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Understanding RAW vs. JPEG File Types (Video Tutorial) Read More

Understanding RAW vs. JPEG File Types (Video Tutorial)

One of the advantages of your DSLR camera is its ability to shoot in multiple file types, such as JPEG and RAW. This video tutorial will demonstrate the differences and show you the benefits of...

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Sony a6300-First Impressions Read More

Sony a6300-First Impressions

When Sony's invitation to spend a couple of days shooting with the new a6300 in Miami arrived via email, I didn't have to think twice before sending my RSVP. Announced in February and shipping this...

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Macro Photography Slideshow Read More

Macro Photography Slideshow

*These are some of the highlights from our recent Macro Photography Contest!* Click the arrow to begin the slideshow. h1. William Banik "Bayou...

Welmy Six Info

James Grinaker , Sep 23, 2003; 10:05 p.m.

I have the chance to buy a Welmy Six folding camera from a neighbor. It seems like a very well made camera. I wondered if anyone had any experience using one. Specifically I'd like to find out what the optical quality of the lens is. It has a 75mm f3.5 terionar lens. Any info on how many elements it has? I also saw a Welmy Six online with a 75mm f4.5 terionar lens. Is it much different? Thanks.


Winfried Buechsenschuetz , Sep 24, 2003; 02:22 a.m.

I have one of these, a rather late model with square viewfinder windows.

The camera in general is well-made and basically one of the many japanese imitations of the Zeiss 6x6 Nettar cameras, plus a right-angle viewfinder (the second window is NOT a waist-level reflex finder!). Mine has the f/3.5 lens which seems to perform quite well (I can't remember having used it fully open but otherwise I found no flaws - I have seen worse lenses on other cameras). It is a standard triplet design, so you should not expect too much edge sharpness fully open.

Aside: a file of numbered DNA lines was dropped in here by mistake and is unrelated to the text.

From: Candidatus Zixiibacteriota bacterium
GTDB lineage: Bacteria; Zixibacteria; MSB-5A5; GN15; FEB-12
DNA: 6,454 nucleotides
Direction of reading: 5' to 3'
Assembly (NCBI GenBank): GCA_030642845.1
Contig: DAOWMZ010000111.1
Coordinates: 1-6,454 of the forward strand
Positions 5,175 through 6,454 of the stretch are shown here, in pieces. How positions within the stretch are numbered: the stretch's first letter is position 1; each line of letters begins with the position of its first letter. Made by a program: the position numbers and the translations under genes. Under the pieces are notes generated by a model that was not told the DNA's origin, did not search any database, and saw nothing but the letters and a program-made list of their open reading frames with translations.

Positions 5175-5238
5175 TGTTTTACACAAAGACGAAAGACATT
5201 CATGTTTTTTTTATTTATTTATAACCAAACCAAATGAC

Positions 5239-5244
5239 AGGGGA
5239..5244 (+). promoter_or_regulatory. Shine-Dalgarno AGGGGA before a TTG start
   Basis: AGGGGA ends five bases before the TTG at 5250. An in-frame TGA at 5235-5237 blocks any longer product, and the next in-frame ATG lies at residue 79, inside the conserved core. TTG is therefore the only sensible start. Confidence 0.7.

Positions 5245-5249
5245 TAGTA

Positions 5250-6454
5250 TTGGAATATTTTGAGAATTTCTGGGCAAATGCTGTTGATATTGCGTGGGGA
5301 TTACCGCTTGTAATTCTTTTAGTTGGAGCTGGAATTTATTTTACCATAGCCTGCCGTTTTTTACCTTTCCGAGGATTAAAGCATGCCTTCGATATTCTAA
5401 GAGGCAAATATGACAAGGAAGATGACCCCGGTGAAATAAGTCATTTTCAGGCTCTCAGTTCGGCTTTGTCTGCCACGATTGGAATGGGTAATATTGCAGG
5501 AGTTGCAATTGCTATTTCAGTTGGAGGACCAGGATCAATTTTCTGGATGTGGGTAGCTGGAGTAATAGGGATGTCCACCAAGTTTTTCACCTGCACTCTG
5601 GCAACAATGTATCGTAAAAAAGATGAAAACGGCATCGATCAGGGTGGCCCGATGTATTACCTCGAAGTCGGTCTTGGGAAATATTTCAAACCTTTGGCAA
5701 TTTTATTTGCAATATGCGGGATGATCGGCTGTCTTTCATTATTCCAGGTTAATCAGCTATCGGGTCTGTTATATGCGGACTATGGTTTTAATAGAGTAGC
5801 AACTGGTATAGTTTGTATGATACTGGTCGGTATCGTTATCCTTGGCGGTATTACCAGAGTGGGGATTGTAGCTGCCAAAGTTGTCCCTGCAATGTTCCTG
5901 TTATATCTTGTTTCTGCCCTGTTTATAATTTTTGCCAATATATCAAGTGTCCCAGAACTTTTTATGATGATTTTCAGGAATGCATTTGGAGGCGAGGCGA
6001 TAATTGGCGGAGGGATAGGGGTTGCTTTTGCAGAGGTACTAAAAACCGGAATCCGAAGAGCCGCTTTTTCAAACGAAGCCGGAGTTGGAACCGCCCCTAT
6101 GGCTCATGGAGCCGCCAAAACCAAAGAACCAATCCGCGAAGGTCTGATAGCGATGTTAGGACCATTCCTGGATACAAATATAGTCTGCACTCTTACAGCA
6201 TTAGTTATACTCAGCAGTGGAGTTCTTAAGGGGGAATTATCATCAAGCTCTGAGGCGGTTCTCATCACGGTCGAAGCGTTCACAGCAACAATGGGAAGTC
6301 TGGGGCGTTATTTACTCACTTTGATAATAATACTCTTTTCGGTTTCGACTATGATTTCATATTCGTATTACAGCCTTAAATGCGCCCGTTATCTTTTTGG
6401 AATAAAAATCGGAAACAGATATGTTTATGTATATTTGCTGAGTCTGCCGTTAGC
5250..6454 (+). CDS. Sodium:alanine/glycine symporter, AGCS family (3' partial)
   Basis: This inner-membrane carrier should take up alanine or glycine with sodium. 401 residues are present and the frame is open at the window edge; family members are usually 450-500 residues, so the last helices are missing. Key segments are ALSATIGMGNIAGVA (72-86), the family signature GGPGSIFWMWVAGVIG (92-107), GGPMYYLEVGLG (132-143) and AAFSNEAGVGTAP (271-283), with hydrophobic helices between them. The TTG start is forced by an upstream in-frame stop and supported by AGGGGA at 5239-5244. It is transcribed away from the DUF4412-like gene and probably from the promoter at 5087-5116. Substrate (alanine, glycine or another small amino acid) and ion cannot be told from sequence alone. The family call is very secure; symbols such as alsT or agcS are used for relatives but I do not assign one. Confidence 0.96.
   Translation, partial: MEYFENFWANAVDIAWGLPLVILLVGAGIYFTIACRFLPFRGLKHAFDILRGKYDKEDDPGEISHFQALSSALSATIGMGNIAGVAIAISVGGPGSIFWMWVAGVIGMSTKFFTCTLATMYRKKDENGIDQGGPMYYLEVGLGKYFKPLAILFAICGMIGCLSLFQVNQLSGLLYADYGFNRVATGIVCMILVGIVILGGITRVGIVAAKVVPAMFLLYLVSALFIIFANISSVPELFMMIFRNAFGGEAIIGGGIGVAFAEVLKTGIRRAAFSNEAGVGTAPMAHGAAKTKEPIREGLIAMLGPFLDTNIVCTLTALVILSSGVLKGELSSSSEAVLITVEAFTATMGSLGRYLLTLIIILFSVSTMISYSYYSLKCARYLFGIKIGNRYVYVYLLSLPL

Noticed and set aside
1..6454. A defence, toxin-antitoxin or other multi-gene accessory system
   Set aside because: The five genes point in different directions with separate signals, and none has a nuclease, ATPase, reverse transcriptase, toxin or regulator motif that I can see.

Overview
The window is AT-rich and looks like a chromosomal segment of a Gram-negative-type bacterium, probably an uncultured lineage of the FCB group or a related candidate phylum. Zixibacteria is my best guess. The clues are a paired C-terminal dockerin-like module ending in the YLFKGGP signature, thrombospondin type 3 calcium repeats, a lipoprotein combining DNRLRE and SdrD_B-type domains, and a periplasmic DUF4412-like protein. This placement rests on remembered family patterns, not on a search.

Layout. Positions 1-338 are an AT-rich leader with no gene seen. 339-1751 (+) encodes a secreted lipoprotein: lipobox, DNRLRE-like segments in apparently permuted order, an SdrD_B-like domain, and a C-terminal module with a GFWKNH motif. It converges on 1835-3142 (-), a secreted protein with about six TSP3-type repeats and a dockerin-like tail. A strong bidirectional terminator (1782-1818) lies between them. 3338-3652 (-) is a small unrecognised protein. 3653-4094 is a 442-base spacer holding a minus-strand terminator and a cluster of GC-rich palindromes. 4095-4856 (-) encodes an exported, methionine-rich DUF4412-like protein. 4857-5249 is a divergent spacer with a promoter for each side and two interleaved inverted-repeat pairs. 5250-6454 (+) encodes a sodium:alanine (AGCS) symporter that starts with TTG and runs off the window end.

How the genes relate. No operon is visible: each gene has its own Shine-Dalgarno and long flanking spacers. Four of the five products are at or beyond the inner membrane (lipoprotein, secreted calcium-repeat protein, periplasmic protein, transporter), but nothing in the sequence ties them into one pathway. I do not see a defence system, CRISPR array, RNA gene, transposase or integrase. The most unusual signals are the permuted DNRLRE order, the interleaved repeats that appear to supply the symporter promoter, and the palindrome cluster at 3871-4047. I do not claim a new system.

The shutter is a bit primitive and does not allow for changing from the 'high speed' range (1/25 - 1/200) to the 'low speed' range (1 to 1/10). The shutter is synchronised but has an obsolete Kodak flash sync connector, and no self timer.

The right-angle viewfinder sometimes is useful for making sneaky shots but you have to get used to it... hardly any shot I took this way is exactly vertical, all movements of the camera appear reversed in the finder.

The bottom line is, the Welmy Six may be a good and affordable entry to 6x6 photography.

Winfried Buechsenschuetz , Sep 24, 2003; 07:13 a.m.

"The shutter is a bit primitive and does not allow for changing from the 'high speed' range (1/25 - 1/200) to the 'low speed' range (1 to 1/10)."

This hardly makes sense - just add 'when cocked' to this phrase.

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